The crypto universe is ever-expanding and diversifying, built upon a foundation of Blockchains. Blockchain technology and its consumer adoption are on par with the uptake of the Internet in 1994. Nearly 30 years later, for more than half of the world’s population, the Internet has developed and transformed the way we work, play, and live. It is estimated that Blockchain will reach a similar level of market penetration in the next 15 years, so learning about it now couldn’t be more important.

Bitcoin, Blockchain, and crypto have dramatically changed how we view money and currency since Bitcoin’s inception in 2009, but to most people, they are still concepts that seem far-fetched, too good to be true, or simply too mind-boggling to fathom. Often perception overrules reality and creates obstacles to progression. Breaking down misconceptions clears the path to enlightenment. To understand how Bitcoin, Blockchain, and crypto work, you need to first understand a little about how financial services currently operate.

‘Normal’ money and Bitcoin

For most people, money exists in the form of paper or plastic and small metal disks. It’s readily accessible from a hole in the wall, and is used to pay for goods and services with a simple tap. For most, their physical money is stored safely in bank and savings accounts, where salaries are deposited, out of which bills are paid. But in reality, this isn’t quite true. Imagine if everyone in the world decided to get up now and withdraw all their money at the same time. It simply couldn’t happen because there isn’t enough physical money in circulation in the world for such a scenario and in the past when this has occurred, banks have actually run out of money from a “bank run” on cash.

Most transactions that take place today are digital, they are in some ways “I owe you” instructions from one person or organization to another. We entrust third-party banks or credit card companies to oversee these instructions, to facilitate, to regulate, to verify, and manage anything that may go wrong. Currencies like the dollar, euro, pound, and yen, lose value when a banking authority prints more money due to simple supply vs. demand. Bitcoin works on the principle that there is no physical money at all. It is purely digital and it doesn’t lose value in the same way because you cannot just make new Bitcoin out of thin air, it must be mined through the rules hardcoded into its base code. It doesn’t need a third person to facilitate any transactions between two individuals. It utilises Blockchain technology to ensure fairness, transparency, honesty, and security. The more contributors there are to the Bitcoin network, the stronger and more resilient it becomes.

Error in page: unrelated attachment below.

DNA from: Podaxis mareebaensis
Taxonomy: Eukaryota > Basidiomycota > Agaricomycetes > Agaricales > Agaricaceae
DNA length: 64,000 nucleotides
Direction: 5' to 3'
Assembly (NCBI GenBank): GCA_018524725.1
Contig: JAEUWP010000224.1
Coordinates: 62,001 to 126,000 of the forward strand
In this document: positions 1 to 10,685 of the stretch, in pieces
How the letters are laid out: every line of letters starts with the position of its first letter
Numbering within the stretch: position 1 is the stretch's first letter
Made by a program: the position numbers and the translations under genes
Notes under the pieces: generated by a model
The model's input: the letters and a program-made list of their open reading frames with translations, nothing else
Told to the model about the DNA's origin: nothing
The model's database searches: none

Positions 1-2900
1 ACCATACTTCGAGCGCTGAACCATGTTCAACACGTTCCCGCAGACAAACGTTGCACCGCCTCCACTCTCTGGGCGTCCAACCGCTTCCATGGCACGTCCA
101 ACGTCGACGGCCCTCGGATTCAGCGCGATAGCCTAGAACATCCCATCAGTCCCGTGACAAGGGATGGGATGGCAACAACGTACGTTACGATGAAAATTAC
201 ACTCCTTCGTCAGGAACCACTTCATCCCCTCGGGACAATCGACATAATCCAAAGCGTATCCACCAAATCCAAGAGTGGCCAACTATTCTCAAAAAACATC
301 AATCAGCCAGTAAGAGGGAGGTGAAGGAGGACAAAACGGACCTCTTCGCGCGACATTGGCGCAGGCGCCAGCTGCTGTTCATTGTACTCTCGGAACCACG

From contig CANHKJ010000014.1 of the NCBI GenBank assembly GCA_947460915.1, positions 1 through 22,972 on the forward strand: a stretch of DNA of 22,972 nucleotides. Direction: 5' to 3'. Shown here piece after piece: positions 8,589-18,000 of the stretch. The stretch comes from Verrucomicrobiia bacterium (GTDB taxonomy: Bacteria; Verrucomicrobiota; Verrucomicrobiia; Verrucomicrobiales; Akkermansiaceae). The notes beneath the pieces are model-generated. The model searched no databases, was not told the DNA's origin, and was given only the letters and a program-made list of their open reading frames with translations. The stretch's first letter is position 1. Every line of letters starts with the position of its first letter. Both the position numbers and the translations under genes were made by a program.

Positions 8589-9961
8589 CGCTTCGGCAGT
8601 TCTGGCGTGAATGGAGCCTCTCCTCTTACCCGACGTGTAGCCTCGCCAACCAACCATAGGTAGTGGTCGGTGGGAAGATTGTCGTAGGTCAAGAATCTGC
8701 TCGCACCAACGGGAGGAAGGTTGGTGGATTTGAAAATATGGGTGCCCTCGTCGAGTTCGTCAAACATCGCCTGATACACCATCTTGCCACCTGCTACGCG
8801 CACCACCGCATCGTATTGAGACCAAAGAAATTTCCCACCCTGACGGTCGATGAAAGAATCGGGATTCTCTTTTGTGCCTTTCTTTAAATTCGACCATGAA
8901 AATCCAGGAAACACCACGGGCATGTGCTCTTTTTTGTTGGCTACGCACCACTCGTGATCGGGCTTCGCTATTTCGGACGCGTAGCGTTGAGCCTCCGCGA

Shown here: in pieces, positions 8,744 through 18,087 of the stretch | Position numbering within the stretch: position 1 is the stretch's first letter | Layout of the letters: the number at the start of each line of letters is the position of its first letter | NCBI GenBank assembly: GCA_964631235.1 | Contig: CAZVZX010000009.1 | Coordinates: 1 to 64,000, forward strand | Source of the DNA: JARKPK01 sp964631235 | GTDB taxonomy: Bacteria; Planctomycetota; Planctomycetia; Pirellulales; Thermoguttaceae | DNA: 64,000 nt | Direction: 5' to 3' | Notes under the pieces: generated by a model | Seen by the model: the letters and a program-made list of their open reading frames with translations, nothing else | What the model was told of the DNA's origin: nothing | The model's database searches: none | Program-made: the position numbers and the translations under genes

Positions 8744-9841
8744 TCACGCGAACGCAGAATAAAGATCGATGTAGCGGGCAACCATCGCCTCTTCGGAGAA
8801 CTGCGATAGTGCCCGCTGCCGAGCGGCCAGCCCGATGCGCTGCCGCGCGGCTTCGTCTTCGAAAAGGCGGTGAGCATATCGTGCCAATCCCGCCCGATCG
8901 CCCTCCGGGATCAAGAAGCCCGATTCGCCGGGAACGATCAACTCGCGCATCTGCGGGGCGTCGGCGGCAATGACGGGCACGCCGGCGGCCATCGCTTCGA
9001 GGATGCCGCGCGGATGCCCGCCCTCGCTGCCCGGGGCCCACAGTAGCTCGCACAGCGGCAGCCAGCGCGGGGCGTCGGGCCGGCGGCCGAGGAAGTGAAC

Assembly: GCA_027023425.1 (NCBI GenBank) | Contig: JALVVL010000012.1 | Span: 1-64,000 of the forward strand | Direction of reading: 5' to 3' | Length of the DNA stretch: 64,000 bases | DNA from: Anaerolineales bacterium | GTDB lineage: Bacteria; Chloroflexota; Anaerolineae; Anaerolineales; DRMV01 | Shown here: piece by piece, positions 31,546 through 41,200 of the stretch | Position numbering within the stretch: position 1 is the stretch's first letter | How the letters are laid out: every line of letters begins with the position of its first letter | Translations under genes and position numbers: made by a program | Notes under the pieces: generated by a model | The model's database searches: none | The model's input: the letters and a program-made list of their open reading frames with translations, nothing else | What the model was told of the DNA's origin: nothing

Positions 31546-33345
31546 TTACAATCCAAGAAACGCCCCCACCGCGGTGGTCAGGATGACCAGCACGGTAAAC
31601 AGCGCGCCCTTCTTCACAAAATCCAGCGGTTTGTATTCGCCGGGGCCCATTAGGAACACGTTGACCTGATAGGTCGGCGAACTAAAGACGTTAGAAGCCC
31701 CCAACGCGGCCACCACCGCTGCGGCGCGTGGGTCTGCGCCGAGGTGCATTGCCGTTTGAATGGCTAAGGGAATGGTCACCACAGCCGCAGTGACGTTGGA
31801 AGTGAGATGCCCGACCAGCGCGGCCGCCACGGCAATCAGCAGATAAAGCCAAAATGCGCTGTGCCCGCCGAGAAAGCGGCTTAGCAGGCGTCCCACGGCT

How does Blockchain work?

The nitty-gritty of how the Blockchain works can fill several books. And although the theory is fascinating, that level of in-depth breakdown is not really necessary. If you are interested to learn more check out my other article What is Blockchain? However, to get you started this abridged version will suffice:

The Blockchain is a database of information in the form of blocks of data linked together in a chain. New blocks are created every 10 minutes or less, depending on the Blockchain design. Data is continuously added to the Blockchain and is kept secure by using cryptography – a way of encrypting it so that others cannot alter or delete the information.

The Blockchain itself isn’t stored on a central computer or network. Instead, copies of it are saved on hundreds of thousands of computers across the world. When a new block of data is submitted for addition to the Blockchain, it needs to be verified by the majority of these computer users, who will check specific criteria to authenticate its validity. Once verified, the Blockchain is updated and everyone around the world updates their copy to this new version. Therefore, the system is considered to be decentralized, run by everyone, and cannot be corrupted by individuals looking to line their pockets. It’s also extremely difficult to hack because each block of data is linked to the one before and after it with cryptography, so in essence once data is put on the Blockchain it will always remain on the Blockchain.

Bitcoin Explained

Bitcoin is a digital payment system thought of by many as “cash for the Internet” and was first conceived in 2009 by Satoshi Nakamoto (a pseudonym – their real identity is still unknown). It uses the Blockchain as a type of public ledger, whereby data added to the Blockchain are simply transactions or instructions to send Bitcoin from one user wallet to another.

Bitcoin can either be purchased or earned. There are approximately 19 million BTC (Bitcoins) currently in circulation out of a possible 21 million. It was capped at 21 million from the outset to mimic the finite amount of physical gold in the world. They are created and given as rewards to the people who verify the transactions on the Blockchain. In the beginning, the rewards were very high (50 BTC) for relatively little computational work. Gradually the amount of work increased whilst the rewards decreased by half every 4 years on average. The reward currently stands at 6.25 BTC, which by today’s price is valued at nearly £200,000.00.

Continue reading in part 2 of this mini-series to learn more about Bitcoin's dominance, the risk vs reward of crypto investing, and how to buy crypto.

By: Alvin Michael

The views and opinions expressed herein are the author’s and are not intended to be used as advice to trade on the crypto markets.

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